Seamanship Quotation

“In political activity, then, men sail a boundless and bottomless sea; there is neither harbour for shelter nor floor for anchorage, neither starting-place nor appointed destination.”
— from Michael Oakeshott's
Political Education” (1951)

Friday, September 16, 2011

Western democracies still attractive places to be fed up

Risk managers and futurists who rank the winners for the new century picked the BRICS (Brazil, Russia, India, China, and South Africa) well before the financial crash of 2008. Today, it’s conventional wisdom among decision-makers. At ground level, however, the story is more complicated.
Capitalists wake up worrying about the morning’s market. Western business leaders fear that their politicians aren’t strong enough to lead and that government economic relief, including tax cuts, will only be temporary. On the other hand, capitalists in Russia and China talk off the record about leaving.
Western political incumbents get very worried when a majority of the people openly declare that their country is “on the wrong track.” It’s not known how leaders in Moscow and Beijing feel about stories that their best and brightest imagine simply getting out.
The US Census Bureau’s latest population forecast anticipates annual US net legal immigration of 880,000 per year. That’s the mid-range; it assumes continued decade-long waiting lists and little progress in Washington in modernizing immigration law. The Bureau has no reason to worry that millions will continue to join the queue.
Here are two stories about malaise in China and Russia—the most powerful BRICS—that put the crisis of confidence in the West in perspective.
Last week, The Globe and Mail ran as story from Beijing by Louise Watt entitled, “For China’s wealthy, a fond wish: to leave.”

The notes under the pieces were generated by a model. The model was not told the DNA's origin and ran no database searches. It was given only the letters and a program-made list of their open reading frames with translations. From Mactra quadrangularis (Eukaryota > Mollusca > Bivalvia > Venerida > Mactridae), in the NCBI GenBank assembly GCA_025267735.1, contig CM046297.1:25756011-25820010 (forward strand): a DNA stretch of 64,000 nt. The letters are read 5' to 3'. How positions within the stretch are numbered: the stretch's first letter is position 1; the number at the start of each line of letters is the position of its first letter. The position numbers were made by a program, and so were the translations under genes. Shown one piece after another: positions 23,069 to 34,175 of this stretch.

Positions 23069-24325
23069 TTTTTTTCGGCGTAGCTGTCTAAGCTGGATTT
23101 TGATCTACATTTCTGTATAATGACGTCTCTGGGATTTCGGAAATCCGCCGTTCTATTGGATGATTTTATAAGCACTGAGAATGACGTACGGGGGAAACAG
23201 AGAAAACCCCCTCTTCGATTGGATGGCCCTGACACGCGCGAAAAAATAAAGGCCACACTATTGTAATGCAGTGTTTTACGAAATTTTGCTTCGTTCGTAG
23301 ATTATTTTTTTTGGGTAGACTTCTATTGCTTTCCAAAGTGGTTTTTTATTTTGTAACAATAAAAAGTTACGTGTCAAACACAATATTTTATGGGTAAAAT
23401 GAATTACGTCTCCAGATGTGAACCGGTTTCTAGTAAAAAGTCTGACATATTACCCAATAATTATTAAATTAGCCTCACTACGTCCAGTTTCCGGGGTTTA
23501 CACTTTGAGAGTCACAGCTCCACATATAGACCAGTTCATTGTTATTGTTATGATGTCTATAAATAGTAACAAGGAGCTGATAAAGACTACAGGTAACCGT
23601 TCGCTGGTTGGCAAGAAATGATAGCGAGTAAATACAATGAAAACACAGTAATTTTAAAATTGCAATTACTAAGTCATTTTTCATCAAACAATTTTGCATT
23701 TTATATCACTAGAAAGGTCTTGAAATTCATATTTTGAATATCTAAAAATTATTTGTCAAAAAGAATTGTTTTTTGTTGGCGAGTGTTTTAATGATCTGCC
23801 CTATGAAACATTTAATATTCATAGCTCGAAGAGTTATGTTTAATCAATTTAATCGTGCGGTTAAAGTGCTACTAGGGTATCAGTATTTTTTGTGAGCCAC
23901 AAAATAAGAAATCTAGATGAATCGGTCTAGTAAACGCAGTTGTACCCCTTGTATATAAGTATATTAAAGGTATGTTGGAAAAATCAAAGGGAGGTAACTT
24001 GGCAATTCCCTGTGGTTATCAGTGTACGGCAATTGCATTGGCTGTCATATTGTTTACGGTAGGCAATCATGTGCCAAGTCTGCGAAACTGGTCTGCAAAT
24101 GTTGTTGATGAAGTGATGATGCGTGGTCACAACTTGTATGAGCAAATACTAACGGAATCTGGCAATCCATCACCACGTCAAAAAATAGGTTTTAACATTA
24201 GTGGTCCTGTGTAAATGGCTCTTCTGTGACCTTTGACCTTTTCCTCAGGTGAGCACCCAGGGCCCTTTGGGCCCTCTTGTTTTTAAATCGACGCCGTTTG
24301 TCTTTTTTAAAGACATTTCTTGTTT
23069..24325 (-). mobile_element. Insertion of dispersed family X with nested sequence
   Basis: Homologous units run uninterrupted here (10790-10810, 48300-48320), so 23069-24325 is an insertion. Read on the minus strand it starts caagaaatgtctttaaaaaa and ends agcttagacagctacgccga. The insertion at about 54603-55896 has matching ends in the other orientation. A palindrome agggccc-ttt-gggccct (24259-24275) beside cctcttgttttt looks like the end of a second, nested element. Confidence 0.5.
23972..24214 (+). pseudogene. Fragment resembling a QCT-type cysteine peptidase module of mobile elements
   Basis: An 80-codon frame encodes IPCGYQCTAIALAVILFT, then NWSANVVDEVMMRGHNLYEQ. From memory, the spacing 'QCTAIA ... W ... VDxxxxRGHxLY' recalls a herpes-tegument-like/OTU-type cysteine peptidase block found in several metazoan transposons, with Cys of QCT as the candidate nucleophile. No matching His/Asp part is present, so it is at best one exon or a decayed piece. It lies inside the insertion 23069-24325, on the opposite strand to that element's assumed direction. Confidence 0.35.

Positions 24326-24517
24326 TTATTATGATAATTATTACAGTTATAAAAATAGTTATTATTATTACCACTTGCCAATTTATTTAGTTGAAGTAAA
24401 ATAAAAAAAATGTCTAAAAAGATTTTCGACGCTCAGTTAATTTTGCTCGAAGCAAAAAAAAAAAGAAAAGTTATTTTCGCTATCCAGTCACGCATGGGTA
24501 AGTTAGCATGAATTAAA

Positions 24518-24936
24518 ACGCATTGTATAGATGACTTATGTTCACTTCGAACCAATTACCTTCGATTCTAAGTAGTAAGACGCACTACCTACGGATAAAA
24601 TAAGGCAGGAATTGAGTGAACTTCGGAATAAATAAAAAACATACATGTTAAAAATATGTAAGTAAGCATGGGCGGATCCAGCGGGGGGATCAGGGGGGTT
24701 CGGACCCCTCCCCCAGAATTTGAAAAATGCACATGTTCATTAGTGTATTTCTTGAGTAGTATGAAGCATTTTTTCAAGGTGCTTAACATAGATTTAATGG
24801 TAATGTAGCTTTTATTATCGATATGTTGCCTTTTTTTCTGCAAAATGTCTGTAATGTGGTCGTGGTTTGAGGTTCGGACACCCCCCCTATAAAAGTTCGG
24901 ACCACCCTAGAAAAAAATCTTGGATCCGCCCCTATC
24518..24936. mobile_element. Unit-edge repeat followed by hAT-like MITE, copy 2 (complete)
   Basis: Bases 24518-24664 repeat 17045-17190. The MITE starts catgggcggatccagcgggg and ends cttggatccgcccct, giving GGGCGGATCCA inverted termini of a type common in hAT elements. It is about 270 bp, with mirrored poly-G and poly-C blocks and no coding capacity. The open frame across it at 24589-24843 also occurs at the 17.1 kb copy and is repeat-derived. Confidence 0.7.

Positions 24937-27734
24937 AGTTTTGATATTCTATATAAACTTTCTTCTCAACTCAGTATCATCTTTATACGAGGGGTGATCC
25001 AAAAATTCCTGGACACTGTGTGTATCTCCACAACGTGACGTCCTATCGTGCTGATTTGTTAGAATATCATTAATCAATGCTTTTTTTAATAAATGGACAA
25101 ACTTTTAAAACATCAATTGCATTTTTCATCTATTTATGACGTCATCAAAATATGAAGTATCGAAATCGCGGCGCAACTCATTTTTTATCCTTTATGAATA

“The United States is the most popular destination for Chinese emigrants, with rich Chinese praising its education and health-care systems. Last year, nearly 68,000 Chinese-born people became legal permanent residents of the United States . . .
“In China, nothing belongs to you. Like buying a house. You buy it but it will belong to the country 70 years later,” said Mr. Su, lamenting the government’s land leasing system.
Getting a foreign passport is like “taking out an insurance policy,” said Rupert Hoogewerf, who compiles the Hurun Rich List, China’s version of the Forbes list.”
This week, The Economist is even harder on Russia. In a briefing entitled “Time to shove off,” it reported:
“A recent opinion poll by the Levada Centre shows that 22% of Russia’s adult population would like to leave the country for good. This is a more than threefold increase from four years ago, when only 7% were considering it. It is the highest figure since the collapse of the Soviet Union, when only 18% said they wanted to get out. Those who are eager to leave are not the poor and desperate. On the contrary, most are entrepreneurs and students.
The Levada Centre recently conducted a survey of people aged 25-39 living in large cities and earning five-to-ten times the average income in Russia. Almost a third would like to emigrate permanently.”
These stories do not argue that the BRICS will lose. And they certainly don’t make it easier to believe that history will be quiet elsewhere as the West sorts out its finances. However, they should remind conservatives as well as liberals that our social, political and economic systems still beat the alternatives—and are worthy of respect when we think big about fixing our problems.

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